Worthy goals, you say? That’s not all. The training and support these young people receive help them to succeed in life, find worthwhile employment, and become active participants in their local community. These young men and women are not always the first choice for general employment, because of a brush with the legal system. Or, they haven’t had the opportunities that other youth often take for granted. Those are things that usually are a red flag to employers. However, the staff and director at Curt’s Café go out of their way to provide these young people (“at risk”) with fine opportunities. Careful training by food service professionals. Mentoring in positive, helpful life skills. Gainful employment.

I had the opportunity to talk today with Susan Trieschmann, Curt’s Café’s executive director. She said one of the most transformative things about working at the Café is watching the transformations happen in the lives of the young people. And, she not only watches the youth working and training at the Café, but also watches the interactions of the patrons with the staff.  Susan marvels at the patience of the patrons, and talks about observing them “dig deep down and grab the patience from somewhere inside.”

She gave a recent example. A good-hearted recent hire at the Café was serving breakfast to a father and daughter. The young man messed the order up. He not only messed up, but he has issues with shyness. Messing up the order made his shyness even more apparent. Susan observed the daughter encouraging the staff member and letting him know that it was all right. People mess up. And that just happens sometimes.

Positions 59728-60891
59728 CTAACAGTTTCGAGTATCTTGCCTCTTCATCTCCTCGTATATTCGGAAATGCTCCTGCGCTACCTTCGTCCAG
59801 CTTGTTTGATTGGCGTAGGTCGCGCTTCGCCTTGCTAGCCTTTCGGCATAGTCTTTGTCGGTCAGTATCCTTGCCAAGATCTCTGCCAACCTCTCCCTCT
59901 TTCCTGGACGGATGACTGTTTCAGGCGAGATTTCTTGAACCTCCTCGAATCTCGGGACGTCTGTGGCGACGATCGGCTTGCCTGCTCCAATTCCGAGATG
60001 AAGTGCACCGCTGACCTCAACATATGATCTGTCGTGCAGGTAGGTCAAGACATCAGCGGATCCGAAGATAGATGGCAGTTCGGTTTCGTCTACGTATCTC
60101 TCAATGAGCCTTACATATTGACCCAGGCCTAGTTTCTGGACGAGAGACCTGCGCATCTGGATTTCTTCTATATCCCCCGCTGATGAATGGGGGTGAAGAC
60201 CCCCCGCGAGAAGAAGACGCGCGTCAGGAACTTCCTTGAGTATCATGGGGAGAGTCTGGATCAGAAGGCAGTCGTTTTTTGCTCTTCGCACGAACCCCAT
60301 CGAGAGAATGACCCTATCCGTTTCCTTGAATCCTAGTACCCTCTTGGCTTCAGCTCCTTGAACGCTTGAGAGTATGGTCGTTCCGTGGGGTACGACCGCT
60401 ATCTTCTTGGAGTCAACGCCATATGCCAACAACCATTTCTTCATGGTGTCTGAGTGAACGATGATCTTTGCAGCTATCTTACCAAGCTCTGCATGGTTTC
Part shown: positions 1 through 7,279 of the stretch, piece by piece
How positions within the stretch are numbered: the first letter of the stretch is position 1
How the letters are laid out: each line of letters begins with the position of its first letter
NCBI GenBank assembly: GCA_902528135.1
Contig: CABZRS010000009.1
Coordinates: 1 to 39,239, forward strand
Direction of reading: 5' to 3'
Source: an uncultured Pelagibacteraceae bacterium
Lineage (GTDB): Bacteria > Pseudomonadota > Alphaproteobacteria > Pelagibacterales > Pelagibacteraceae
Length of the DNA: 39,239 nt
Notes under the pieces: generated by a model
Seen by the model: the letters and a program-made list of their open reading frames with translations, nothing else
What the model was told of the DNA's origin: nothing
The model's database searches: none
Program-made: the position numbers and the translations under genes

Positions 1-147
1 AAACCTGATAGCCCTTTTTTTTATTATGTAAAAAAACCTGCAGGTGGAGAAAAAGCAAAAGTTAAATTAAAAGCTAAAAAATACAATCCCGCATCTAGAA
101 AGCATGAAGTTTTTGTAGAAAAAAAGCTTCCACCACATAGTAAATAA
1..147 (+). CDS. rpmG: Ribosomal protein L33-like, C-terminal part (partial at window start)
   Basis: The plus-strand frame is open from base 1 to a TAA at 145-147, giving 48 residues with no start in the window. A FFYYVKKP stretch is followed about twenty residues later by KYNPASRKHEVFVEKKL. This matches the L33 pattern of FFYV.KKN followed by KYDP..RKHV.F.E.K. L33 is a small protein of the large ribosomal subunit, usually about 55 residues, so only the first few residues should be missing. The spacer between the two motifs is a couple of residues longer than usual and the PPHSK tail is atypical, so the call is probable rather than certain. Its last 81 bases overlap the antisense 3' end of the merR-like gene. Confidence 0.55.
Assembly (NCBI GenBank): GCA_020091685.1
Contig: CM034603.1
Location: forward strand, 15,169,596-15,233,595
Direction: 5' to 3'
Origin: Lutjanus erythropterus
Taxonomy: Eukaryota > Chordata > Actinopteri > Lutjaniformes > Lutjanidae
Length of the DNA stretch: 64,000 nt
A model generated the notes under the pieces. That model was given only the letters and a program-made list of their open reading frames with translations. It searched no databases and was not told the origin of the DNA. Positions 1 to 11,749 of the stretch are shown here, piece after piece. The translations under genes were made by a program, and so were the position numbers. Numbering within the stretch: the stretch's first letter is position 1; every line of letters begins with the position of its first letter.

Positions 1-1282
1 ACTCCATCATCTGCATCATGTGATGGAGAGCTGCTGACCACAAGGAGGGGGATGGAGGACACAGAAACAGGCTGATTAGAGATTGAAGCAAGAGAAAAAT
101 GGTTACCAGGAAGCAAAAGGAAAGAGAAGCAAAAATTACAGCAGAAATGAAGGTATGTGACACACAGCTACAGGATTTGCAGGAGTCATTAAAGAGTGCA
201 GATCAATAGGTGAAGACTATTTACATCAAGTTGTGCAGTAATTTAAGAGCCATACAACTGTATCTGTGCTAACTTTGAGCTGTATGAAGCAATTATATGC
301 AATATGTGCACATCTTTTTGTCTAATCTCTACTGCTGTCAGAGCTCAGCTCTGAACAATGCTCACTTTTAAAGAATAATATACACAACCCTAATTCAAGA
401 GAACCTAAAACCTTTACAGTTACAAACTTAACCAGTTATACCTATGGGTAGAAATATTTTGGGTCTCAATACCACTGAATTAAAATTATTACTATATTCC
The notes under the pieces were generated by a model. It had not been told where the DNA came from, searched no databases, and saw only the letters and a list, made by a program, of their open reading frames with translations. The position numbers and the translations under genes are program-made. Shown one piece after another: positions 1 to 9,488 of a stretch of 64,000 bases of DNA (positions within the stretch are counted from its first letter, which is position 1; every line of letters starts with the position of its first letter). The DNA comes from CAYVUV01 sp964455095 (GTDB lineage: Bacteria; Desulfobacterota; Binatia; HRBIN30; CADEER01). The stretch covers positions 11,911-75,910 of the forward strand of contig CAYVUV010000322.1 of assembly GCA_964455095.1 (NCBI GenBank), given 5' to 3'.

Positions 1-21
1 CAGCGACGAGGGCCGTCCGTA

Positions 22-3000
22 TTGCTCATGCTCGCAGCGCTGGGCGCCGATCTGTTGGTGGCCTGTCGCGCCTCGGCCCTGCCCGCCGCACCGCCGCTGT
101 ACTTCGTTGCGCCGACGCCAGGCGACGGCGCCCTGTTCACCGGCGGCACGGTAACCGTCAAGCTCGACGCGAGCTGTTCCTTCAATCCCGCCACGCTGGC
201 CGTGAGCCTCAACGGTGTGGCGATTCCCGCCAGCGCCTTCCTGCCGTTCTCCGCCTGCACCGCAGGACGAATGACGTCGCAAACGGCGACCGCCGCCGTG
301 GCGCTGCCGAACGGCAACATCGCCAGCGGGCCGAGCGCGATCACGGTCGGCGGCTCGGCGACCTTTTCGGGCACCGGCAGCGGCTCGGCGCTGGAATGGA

Penny Doyle, fundraising manager for the Café, is touched by transformation, too. She watches the young women and men become more confident as they continue to grow in learning at the Café. Learning not only about the restaurant and food service business, but about life in general. She especially has gratitude for the incredible community support. Penny encourages anyone who would like to contact the Café to check out their Facebook page or contact them at And donations are a wonderful thing, as well!

The patrons, by and large, realize and fully support the mission of Curt’s Café; they have a great capacity for willing understanding. Even active encouragement!  Susan, who attends classes on a part-time basis at Catholic Theological Union, is fully committed to the mission of the Café. This ministry is a visible, tangible way for restorative justice to be lived out. Lived out locally, in our community, praise God.


Like what you read? Disagree? Share your thoughts with your loved ones and continue the conversation.

(Suggestion: visit me at my blog: matterofprayer: A Year of Everyday Prayers– where I am doing a PEACE journey through Lent, into Eastertide and beyond. #PursuePEACE. Pursuing Peace – Thanks!)

(also published at .   @chaplaineliza And read my sermons from Pastor, Preacher Pray-er – Thanks!)

Santas Help Out the Hungry (#BestOf)

Santas Help Out the Hungry (#BestOf)


A Year of Being Kind blog – Saturday, December 24, 2016

I’m reminded of this photo my husband Kevin took. A wonderful collection of Santas! On top of which, a thoroughly heartwarming charity. Food for the Hungry. Please, please, donate to food pantries. Help people in need. Please.